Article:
The Great Debate UK
George Osborne’s plans to break the British addiction to debt have drawn protests from some business groups. He should not be put off. If a Conservative government with him as Chancellor can offer the quid pro quo of a cut in the rate of corporation tax, business should welcome the move.
Under today’s rules, British businesses have every incentive to finance themselves by borrowing: not only is interest typically lower than the return that shareholders demand, but all interest is tax-deductable. This anomaly was criticised as long ago as 1978 by James Meade, the Nobel laureate, but the position has worsened since then. Pension funds used to be able to reclaim the tax on dividends, but that concession was removed by Gordon Brown in 1997. As has recently become painfully obvious, this regime has significantly increased financial instability.
Given the impact on corporate finances, such a fundamental shift needs careful management. It cannot be done quickly, and an acute recession is not the best time to impose it, but it might be a good time to signal that it’s coming. Business is risky, and equity has proved itself over time as the best way of raising the finance to back it.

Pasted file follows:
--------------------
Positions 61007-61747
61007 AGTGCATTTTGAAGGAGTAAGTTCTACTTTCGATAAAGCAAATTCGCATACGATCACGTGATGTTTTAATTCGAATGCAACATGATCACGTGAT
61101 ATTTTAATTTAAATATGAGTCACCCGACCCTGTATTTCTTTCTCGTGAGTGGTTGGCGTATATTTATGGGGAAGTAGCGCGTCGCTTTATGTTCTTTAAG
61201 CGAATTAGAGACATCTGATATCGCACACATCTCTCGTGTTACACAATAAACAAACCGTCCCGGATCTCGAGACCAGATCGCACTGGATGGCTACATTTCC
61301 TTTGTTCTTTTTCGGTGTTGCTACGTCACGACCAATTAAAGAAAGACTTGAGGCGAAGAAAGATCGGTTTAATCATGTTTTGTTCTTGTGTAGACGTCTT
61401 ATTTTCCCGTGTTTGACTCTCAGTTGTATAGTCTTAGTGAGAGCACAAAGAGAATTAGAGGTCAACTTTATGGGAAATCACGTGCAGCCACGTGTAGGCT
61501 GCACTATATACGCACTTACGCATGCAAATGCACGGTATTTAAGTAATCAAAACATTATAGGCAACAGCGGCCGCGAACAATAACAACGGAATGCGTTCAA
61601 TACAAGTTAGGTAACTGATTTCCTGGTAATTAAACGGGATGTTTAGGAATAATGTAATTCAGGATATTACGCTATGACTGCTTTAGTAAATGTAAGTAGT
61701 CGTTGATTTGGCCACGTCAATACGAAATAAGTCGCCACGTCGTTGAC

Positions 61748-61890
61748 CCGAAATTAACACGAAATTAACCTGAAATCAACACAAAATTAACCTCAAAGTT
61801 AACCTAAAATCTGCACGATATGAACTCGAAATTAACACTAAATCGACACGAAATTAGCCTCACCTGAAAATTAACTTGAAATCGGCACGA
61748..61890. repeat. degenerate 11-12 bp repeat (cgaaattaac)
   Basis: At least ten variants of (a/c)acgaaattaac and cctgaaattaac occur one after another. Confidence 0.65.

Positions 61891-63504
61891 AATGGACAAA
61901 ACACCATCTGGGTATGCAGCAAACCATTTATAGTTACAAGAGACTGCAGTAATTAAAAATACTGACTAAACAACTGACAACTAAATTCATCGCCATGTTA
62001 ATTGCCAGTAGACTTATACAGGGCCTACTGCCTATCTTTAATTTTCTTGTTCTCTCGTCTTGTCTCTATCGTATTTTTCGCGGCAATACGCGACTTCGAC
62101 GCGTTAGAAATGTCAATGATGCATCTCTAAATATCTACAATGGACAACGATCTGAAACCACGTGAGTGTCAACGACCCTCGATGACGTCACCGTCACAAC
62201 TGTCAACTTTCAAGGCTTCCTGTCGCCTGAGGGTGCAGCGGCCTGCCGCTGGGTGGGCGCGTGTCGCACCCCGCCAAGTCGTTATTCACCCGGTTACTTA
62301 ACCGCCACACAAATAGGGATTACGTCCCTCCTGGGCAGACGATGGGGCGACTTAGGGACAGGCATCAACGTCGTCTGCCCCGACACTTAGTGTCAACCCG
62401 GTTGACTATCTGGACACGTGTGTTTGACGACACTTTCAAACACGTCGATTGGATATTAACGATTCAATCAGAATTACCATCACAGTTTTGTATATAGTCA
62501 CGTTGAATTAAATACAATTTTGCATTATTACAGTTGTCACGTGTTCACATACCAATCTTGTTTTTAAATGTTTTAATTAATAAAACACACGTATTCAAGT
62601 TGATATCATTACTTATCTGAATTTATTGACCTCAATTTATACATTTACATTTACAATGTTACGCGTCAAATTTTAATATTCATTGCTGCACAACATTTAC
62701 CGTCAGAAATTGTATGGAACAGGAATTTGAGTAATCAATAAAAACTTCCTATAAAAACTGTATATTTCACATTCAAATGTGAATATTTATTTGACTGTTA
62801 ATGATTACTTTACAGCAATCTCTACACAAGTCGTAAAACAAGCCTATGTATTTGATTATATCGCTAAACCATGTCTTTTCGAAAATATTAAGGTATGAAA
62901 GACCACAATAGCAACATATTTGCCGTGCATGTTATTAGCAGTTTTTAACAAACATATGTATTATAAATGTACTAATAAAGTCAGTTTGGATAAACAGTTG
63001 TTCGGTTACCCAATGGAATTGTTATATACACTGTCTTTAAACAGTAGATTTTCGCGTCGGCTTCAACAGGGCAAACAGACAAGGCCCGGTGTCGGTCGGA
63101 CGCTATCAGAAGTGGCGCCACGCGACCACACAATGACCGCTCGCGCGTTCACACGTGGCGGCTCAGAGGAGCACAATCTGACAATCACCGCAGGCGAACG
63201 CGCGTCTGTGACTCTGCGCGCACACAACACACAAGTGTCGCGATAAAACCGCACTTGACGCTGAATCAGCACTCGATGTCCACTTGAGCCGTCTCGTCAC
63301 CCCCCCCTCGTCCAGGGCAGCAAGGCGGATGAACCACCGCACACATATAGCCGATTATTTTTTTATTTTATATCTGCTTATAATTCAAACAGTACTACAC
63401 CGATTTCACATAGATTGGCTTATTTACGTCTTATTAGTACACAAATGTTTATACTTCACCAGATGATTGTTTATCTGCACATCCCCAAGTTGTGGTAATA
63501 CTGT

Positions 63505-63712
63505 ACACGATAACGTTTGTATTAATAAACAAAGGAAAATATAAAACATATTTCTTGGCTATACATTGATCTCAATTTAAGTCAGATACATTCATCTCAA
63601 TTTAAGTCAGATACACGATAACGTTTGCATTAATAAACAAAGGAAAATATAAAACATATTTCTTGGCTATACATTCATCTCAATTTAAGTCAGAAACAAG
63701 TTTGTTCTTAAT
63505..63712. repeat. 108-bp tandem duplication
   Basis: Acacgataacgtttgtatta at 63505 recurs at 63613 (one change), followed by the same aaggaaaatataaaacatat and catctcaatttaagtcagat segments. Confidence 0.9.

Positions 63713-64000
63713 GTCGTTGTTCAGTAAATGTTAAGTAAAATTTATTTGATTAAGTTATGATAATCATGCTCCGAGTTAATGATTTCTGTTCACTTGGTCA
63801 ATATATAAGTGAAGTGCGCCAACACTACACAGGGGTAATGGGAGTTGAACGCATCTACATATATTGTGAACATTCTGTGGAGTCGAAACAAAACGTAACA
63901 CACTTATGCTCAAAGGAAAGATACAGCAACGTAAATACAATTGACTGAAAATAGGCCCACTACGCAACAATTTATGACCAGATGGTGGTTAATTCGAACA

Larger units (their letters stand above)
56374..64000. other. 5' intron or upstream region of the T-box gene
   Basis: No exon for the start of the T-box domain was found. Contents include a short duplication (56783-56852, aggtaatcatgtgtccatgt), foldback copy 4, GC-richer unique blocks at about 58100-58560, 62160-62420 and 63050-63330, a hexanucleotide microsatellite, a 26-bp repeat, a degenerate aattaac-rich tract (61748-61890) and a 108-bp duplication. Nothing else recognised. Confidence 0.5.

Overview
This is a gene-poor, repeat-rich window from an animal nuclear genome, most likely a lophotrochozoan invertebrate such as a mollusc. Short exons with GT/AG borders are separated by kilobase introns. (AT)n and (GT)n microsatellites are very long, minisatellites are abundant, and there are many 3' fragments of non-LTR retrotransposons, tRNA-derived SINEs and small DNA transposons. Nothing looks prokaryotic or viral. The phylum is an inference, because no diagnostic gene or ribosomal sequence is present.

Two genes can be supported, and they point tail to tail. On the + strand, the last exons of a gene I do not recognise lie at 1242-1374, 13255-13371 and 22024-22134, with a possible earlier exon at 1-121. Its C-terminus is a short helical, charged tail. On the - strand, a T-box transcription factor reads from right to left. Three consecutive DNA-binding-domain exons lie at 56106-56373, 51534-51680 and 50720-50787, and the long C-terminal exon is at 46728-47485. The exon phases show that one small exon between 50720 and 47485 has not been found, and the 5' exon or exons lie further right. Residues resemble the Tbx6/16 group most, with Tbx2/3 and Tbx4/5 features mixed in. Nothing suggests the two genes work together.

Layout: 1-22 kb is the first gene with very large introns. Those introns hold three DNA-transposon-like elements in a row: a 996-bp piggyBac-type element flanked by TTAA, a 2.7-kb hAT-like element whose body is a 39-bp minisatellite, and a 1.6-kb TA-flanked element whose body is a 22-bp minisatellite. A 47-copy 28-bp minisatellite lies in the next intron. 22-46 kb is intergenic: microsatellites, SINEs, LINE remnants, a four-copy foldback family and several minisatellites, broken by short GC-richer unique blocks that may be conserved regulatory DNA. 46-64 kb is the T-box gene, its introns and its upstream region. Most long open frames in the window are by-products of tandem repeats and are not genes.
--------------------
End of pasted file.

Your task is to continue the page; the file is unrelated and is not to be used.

from The Great Debate:
Our brains are wired for bubbles, it would appear, and regulation and tight external controls are the only way to save ourselves from ourselves.
Bankers, traders and investors effectively became addicted to the pleasure that comes from making money, while at the same time increasingly losing touch with just how much risk they were taking.